Posted by: oliveaura | April 17, 2009

Cultural Barriers that Perfumers have to Face

Although today modern perfumery has advanced to the point of unimaginable, it is still held back by cultural barriers. Perfumers aren’t meeting their full potential in fragrance creation due to social standards. It is ironic, because perfumera today can recreate almost every scent found in nature and create new scents using synthetics, however, they aren’t able to use them to the fullest extent in new fragrance production.

If anyone were to look at my website, they would not find “for men” or “for women” under the EXOTIC FRAGRANCES line. The reason-being, I personally do not believe anyone should feel ashamed of wearing a fragrance they feel smells good. To me, nothing smells purely female or purely male.

Many “women’s” fragrances smell wonderful and potential customers and profits aren’t exploited due to the label. Imagine some guy at work being asked what he was wearing and he said “Paris Hilton for Women” that would just make people think he was a fruit. But lets change that story a bit and say he stated “Attar Irsaan,” at that point, people would just ask where he got it from so they could smell just as good and no one would think he was a fruit. On that same token, how about if a woman were to wear a musky odor. It has been scientifically proven that men love musky odors, so why would anyone reject a female wearing what a man likes?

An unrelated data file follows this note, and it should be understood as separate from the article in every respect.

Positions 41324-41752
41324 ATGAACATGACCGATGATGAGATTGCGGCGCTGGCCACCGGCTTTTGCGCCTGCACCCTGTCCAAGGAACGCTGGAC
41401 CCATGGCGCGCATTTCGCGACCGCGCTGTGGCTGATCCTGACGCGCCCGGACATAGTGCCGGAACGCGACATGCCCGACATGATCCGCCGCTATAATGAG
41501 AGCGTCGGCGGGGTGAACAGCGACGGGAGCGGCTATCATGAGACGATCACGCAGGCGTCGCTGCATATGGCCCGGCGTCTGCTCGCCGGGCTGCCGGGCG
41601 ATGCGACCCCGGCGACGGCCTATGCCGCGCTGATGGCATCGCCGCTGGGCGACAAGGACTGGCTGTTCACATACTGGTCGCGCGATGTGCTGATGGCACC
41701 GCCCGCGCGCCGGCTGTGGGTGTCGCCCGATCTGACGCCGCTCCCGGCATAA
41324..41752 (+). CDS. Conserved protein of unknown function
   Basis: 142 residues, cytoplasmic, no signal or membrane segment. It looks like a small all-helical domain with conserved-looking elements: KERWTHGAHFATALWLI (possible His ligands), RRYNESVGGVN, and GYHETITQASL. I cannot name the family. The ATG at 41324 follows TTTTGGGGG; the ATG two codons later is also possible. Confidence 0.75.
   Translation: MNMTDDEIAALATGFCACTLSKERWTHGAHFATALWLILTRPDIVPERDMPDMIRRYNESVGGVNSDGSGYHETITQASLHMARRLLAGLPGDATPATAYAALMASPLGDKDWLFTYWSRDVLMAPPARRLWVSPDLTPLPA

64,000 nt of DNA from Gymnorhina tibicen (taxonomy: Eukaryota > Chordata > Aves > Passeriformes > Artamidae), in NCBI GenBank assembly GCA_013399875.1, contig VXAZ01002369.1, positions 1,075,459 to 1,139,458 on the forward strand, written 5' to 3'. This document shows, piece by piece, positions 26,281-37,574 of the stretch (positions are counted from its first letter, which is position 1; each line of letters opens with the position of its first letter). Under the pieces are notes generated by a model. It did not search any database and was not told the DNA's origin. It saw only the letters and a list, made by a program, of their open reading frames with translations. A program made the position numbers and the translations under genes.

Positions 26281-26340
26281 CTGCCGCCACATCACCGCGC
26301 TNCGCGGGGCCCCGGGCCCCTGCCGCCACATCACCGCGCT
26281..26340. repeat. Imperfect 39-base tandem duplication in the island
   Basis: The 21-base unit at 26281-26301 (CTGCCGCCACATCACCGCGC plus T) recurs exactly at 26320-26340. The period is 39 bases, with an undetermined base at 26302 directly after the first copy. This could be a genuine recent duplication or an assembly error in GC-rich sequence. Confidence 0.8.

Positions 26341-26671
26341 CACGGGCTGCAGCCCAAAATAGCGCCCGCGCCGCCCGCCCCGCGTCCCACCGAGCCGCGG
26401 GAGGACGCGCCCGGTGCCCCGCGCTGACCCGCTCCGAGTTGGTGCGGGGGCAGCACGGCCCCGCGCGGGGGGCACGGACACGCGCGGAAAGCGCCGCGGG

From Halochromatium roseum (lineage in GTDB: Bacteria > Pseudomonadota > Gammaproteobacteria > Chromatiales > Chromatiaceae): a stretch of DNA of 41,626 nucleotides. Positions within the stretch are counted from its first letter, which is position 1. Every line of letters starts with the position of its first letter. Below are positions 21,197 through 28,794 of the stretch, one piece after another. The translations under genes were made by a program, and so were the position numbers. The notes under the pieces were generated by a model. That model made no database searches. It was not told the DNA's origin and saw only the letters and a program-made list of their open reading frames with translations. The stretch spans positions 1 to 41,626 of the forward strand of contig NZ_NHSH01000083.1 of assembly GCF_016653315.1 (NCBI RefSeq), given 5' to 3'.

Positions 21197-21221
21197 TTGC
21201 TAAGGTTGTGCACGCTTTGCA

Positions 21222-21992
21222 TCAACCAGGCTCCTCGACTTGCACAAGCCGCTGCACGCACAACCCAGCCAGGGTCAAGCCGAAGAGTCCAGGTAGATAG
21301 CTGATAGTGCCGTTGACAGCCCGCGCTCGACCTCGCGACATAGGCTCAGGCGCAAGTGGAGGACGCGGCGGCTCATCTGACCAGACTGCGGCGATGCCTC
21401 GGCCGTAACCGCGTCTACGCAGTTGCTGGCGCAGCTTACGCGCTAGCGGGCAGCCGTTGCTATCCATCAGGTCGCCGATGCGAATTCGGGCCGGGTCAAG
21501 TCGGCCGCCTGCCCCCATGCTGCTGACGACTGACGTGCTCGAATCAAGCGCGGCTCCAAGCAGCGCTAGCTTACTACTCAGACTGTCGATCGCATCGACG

In short, these are some of the minor cultural barriers that perfumers have to deal face in our times, or at least in the west.

Popular floral and female oriented fragrances are worn casually in the East. This is because in the east, people like anything that smells good, which is one of the reasons why the East is some of the strongest fragrance markets in the world. Saudi Arabia itself has a market value of over 600 million dollars easily and that excludes agarwood.



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